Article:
Student Bonfire Robertson County

Red pot Jacob Svrcek shoulders his axe handle while watching the Student Bonfire burn in Robertson County on Friday night.

The Aggies won't get to "beat the hell outta t.u." this year, but that didn't stop thousands from turning out for Student Bonfire . 

For the first time, tradition-rich Texas A&M set ablaze a towering stack of logs on Friday in advance of a football game that won't involve longtime rival the University of Texas. It was the first bonfire held since the Aggies left the Big 12 for the Southeastern Conference. 

Gone was the anti-Texas paraphernalia, and the bonfire , typically held on Tuesdays, was moved to the Friday after Thanksgiving. 

A stuffed tiger was sacrificed atop the five-story-high flames to represent Saturday's regular season-ending game against fellow SEC newcomer Missouri. An outhouse with "Mizzou tiger cage" painted across the side adorned the top of the structure. 

But staying true to tradition, wood crackled, smoke swirled and Aggies whooped. 

The Student Bonfire was staged off of Old Hearne Road in Roberston County after being postponed for two years because of the drought and burn bans. The festivity has been student-run since 2002; the officially sanctioned on-campus event was suspended after the 1999 Bonfire collapse that killed 12 people and injured 27. 

"Our move to the SEC has been really big," said Drew Nolan, an event organizer. "I think it's brought a lot more attention to the university and, by proxy, even though we're in no way associated with Texas A&M, it's brought a lot of attention to us. Because people think of A&M, and they think of traditions, and bonfire is a really big part of that." 

Nolan is a "red pot," one of the handful of top-ranked student organizers marked by red helmets. He said students had worked on cutting trees and constructing the bonfire since September. 

This year's incarnation was approximately 45 feet high and consisted of about 1,300 logs, he said. 

The fourth-year participant said he wasn't worried about this year's changes. 

"t.u. may have helped start the rivalry way back in the day, but we're not going to let them end it," Nolan said. "A&M is in the midst of a lot of change -- there's new traditions and new rivalries. I know it's counterintuitive for Aggies, but things are changing at Texas A&M. Change can be good, but at the same time, part of what makes A&M great is that it stays consistent. Bonfire , I feel, is part of that consistency."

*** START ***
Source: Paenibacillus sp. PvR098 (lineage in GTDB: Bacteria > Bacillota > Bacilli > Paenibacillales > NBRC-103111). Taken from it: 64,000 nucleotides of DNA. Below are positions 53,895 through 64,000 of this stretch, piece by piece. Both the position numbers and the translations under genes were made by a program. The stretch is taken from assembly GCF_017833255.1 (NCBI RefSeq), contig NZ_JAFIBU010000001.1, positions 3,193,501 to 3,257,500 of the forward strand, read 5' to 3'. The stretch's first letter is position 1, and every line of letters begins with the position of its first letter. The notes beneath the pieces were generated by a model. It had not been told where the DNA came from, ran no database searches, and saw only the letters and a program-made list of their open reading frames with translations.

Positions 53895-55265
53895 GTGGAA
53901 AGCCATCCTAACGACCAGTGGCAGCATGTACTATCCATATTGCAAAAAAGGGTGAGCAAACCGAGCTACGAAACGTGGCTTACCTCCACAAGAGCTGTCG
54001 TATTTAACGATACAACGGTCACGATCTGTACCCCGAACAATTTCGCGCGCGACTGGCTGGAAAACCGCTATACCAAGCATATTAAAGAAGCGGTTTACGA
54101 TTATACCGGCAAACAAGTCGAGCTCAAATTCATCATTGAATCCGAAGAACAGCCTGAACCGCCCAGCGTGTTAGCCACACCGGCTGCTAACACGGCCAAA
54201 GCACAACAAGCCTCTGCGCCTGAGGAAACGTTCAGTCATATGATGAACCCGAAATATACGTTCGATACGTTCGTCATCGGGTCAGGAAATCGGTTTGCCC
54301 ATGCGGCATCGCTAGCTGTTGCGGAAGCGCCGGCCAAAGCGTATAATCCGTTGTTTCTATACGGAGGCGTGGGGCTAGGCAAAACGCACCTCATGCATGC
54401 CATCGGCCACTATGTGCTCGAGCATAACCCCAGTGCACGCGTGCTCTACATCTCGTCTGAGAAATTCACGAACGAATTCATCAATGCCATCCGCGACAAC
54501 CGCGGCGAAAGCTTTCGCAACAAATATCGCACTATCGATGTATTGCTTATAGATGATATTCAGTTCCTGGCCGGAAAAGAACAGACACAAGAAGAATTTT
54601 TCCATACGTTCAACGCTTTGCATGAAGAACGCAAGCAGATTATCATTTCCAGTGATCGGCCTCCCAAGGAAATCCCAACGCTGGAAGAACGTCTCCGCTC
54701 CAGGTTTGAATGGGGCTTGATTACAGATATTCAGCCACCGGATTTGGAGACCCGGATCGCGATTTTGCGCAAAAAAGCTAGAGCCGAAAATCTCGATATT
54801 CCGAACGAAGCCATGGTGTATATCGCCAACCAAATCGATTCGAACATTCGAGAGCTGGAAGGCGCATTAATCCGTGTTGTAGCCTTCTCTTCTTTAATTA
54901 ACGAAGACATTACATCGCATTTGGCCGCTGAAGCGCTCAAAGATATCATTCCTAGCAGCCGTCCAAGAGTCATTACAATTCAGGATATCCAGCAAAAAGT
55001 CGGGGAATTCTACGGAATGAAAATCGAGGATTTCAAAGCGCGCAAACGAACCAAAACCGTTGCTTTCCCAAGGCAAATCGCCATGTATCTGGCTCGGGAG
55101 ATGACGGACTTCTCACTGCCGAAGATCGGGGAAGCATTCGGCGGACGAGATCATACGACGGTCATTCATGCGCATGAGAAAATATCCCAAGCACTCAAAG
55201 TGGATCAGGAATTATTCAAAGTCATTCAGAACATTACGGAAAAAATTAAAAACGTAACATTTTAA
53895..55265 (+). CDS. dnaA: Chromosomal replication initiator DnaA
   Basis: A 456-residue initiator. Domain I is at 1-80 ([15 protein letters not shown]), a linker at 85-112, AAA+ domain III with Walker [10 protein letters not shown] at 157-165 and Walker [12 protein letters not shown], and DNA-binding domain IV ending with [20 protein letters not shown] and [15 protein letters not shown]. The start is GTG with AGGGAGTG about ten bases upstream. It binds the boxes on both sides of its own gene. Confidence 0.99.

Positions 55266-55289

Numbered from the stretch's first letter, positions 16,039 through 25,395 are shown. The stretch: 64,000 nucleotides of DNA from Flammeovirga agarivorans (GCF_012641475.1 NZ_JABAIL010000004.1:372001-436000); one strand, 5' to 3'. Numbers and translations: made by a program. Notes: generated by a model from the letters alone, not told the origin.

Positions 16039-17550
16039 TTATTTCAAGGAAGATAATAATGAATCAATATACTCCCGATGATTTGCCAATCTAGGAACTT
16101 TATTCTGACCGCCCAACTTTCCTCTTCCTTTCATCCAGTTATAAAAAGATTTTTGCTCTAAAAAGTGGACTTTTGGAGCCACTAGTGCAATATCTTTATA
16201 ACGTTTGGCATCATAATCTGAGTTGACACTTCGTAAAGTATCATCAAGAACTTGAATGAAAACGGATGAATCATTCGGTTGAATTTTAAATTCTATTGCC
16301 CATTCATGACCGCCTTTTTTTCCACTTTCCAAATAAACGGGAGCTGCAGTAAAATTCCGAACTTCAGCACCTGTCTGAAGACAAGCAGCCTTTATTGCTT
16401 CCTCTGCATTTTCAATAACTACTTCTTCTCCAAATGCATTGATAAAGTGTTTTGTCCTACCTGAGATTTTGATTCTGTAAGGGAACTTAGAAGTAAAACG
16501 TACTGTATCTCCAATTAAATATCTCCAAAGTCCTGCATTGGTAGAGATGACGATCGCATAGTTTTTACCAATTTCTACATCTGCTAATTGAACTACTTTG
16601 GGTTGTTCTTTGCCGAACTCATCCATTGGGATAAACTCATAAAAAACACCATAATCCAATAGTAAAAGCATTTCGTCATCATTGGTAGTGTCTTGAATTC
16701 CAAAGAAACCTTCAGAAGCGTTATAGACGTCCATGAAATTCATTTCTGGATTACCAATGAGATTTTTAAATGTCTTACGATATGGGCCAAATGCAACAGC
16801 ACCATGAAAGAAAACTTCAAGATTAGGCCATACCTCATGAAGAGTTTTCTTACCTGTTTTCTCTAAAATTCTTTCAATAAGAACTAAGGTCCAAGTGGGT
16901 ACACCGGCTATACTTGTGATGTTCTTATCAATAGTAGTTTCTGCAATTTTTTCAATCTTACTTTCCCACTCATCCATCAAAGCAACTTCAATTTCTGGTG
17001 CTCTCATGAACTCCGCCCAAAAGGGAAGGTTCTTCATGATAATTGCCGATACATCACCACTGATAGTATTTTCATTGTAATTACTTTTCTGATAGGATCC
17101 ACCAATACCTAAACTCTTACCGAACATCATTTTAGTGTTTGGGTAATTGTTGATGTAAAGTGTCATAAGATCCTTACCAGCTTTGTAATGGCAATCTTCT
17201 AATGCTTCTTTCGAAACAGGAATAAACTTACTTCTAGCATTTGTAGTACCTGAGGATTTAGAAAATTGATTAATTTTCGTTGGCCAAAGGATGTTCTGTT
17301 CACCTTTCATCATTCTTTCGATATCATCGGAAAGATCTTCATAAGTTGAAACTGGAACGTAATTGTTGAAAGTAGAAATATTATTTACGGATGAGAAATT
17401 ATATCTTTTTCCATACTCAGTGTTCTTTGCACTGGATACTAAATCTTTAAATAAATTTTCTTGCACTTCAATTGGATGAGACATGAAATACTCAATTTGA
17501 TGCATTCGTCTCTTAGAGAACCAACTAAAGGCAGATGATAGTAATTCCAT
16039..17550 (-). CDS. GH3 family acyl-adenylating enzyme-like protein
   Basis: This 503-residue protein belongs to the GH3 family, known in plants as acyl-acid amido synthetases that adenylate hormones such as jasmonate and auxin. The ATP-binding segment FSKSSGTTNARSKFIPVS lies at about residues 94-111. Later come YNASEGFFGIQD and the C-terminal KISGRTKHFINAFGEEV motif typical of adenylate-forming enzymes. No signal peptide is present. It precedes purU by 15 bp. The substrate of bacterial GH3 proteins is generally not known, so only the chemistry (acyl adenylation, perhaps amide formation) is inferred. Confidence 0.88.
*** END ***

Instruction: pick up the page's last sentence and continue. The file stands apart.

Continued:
Deborah Matern, class of 1989, watched the festivities from the sidelines, surrounded by friends and family. 

"The camaraderie the school instills is amazing," Matern said. "Being an Aggie and being a part of this is unlike anything else I've ever been a part of." 

Daniel Sharp, who graduated from A&M in May, shared a similar sentiment. 

"It's deeper than just to beat Texas -- it's the burning desire to be an Aggie," Sharp said. "And it's a big fire, and everybody likes to see it." 

David Reynolds, class of 1964, has helped with the bonfire since 1986. He traditionally provides semi-trucks to transport the trees but said he also "fills in the gaps" where needed. 

"Harking back to the '80s, at that time the student leadership by this time in the evening [7:30 p.m.] was so drunk they could hardly function. And now the bonfire is non-alcoholic," Reynolds said. "They have really made an effort at safety, and perhaps that is the single biggest thing that I can pick out [that's changed]. 

Reynolds has watched the event morph throughout the decades and doesn't expect the loss of the Texas game to dampen the Aggie spirit. 

"It is as much an A&M tradition -- and A&M is knee-deep in traditions -- as anything else," Reynolds said. "As an older Aggie, I wish we were still playing the university [of Texas], but unfortunately it's not there. But I don't think we'll lose our tradition. I think we'll find somebody to beat the hell out of."

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